First-home buyers in Auckland are flocking to the west, where there are more new buyers than anywhere else in the country, latest data shows.
The analysis by PropertyIQ is the first to look at first-home buyer numbers since new bank lending restrictions were introduced on October 1.
The research company looked at every property transaction over the last 10 years to determine whether sales were to first-home buyers, movers or property investors.
It found 20 per cent of national sales of houses, flats and apartments since the start of 2012 were to first-home buyers.
The analysis also found a slight increase in first-home buyer activity in the two months since the Reserve Bank's lending restrictions came in.
Critics believe the restrictions will make it harder for first-time buyers to get onto the property ladder.
The area with the highest proportion of new buyers nationally was west Auckland, where 29 per cent were first-home buyers.
South Auckland was in the mid 20s, while North Shore was slightly above the national average, on 22 per cent, and central Auckland was slightly below, on 18 per cent.
The Auckland suburbs with the most new buyers were Birkdale, Beach Haven and Bayview on the North Shore, and Sunnyvale and Kelston in the west.
Also popular were Glenfield, Glen Eden, Glendene, Massey, Avondale, Mangere East and Clendon Park.
Many of those areas had also increased the most in value over the past year.
Real Estate Institute chief executive Helen O'Sullivan said some of the biggest increases were in up-and-coming suburbs that bordered on traditionally more expensive areas, including Avondale and Te Atatu Peninsula in the west.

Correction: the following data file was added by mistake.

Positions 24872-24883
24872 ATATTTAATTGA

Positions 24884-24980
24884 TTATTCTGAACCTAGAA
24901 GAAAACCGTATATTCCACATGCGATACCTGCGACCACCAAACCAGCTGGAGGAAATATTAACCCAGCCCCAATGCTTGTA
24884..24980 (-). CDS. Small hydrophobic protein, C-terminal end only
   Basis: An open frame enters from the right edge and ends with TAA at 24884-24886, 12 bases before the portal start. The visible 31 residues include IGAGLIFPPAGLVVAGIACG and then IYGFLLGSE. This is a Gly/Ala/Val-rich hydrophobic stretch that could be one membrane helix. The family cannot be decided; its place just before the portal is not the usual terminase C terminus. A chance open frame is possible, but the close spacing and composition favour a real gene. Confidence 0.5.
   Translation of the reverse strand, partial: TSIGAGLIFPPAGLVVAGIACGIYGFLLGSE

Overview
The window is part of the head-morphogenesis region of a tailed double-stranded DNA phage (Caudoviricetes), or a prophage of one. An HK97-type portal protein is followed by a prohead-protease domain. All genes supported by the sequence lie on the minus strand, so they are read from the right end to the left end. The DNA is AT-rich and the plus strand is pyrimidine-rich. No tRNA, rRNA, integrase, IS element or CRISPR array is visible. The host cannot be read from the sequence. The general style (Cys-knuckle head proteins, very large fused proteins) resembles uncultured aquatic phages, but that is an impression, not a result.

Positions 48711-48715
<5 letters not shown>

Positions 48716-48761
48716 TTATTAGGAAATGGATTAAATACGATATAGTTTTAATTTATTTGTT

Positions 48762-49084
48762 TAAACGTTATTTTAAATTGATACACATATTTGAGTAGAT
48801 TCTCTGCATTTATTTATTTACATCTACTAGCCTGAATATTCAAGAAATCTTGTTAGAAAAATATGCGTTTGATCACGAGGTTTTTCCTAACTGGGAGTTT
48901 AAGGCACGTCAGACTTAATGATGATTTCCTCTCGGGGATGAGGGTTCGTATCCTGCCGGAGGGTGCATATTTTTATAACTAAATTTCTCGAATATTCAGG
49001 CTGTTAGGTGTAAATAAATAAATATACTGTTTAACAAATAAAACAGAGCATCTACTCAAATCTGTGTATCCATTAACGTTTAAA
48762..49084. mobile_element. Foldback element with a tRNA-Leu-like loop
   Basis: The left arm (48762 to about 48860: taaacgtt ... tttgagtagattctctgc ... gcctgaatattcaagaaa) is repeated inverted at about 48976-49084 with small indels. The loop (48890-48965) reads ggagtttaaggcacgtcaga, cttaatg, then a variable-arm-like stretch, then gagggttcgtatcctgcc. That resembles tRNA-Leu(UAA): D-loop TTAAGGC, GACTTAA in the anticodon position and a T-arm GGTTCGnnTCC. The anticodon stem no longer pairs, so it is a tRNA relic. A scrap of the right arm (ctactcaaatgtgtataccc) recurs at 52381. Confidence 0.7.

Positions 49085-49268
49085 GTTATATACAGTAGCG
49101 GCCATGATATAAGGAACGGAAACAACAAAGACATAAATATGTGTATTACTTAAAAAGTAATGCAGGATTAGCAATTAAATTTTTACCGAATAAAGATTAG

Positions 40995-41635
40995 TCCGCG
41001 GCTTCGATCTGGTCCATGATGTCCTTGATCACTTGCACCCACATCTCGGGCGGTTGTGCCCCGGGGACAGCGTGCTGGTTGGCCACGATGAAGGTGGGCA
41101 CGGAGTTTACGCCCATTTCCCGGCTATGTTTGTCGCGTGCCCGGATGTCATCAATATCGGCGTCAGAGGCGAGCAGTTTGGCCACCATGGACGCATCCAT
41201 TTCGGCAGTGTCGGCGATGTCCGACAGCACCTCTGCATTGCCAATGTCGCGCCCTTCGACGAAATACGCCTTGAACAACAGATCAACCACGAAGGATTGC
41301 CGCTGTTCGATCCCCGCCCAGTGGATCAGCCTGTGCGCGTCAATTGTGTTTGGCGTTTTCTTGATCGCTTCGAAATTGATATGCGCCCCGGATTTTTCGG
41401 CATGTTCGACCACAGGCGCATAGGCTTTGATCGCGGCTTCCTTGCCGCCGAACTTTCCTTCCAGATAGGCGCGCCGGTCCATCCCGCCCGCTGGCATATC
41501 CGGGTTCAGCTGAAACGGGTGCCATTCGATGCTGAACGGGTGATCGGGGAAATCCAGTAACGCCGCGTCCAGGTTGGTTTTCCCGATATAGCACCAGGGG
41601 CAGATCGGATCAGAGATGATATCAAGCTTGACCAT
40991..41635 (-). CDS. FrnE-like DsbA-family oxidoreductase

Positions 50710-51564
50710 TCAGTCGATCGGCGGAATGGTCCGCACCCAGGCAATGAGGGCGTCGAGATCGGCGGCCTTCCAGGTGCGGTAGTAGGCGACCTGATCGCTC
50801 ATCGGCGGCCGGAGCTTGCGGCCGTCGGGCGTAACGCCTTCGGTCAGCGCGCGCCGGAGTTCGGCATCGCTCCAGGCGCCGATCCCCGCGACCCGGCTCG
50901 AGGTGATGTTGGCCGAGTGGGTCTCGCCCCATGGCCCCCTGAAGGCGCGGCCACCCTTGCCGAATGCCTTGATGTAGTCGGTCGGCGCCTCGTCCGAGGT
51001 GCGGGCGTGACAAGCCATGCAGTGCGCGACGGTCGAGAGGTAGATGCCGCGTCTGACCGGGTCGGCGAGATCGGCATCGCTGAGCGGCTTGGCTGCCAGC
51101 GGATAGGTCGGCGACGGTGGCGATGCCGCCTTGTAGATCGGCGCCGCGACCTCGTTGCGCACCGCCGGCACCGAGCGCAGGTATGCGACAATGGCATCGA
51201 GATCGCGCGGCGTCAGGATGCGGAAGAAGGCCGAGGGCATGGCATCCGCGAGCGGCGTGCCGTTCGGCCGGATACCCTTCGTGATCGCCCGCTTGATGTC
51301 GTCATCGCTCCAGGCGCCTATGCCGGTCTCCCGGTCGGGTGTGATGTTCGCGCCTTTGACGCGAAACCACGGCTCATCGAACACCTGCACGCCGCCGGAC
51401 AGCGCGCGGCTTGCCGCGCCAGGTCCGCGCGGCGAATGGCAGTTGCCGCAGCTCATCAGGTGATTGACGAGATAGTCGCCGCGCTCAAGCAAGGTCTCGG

``As people find the affordability is really good in those parts of town, you get a concentration of first-home buyers.''
Harcourts' chief executive Hayden Duncan said while houses were cheaper in other parts of the country, the proximity to jobs made west Auckland an affordable place to live and an up-and-coming area.
Mortgage broker John Bolton of Squirrel said overlooked fringe suburbs in the west and on the North Shore had become better value for money as the central city got more expensive.
"Those suburbs have started to gentrify - they've become more and more attractive, and then you've seen a mad rush of first-home buyers going into those areas.''
Gentrification was pushing up prices in those suburbs, Mr Bolton said. The average house price in Avondale was now in the mid-$500,000s compared with mid-$400,000s several years ago.
It was too soon to see the impact of the Reserve Bank's cap on high loan to value ratio lending by banks, but there was likely to be a slight spike in first-home activity around October as some people rushed to buy, he said.
Labour housing spokesman Phil Twyford said reports had indicated first-home buyers had all but disappeared from the market, so the new analysis was timely.
West Auckland and some North Shore suburbs were areas where first-home buyers cold still buy properties that offered value for money, he said.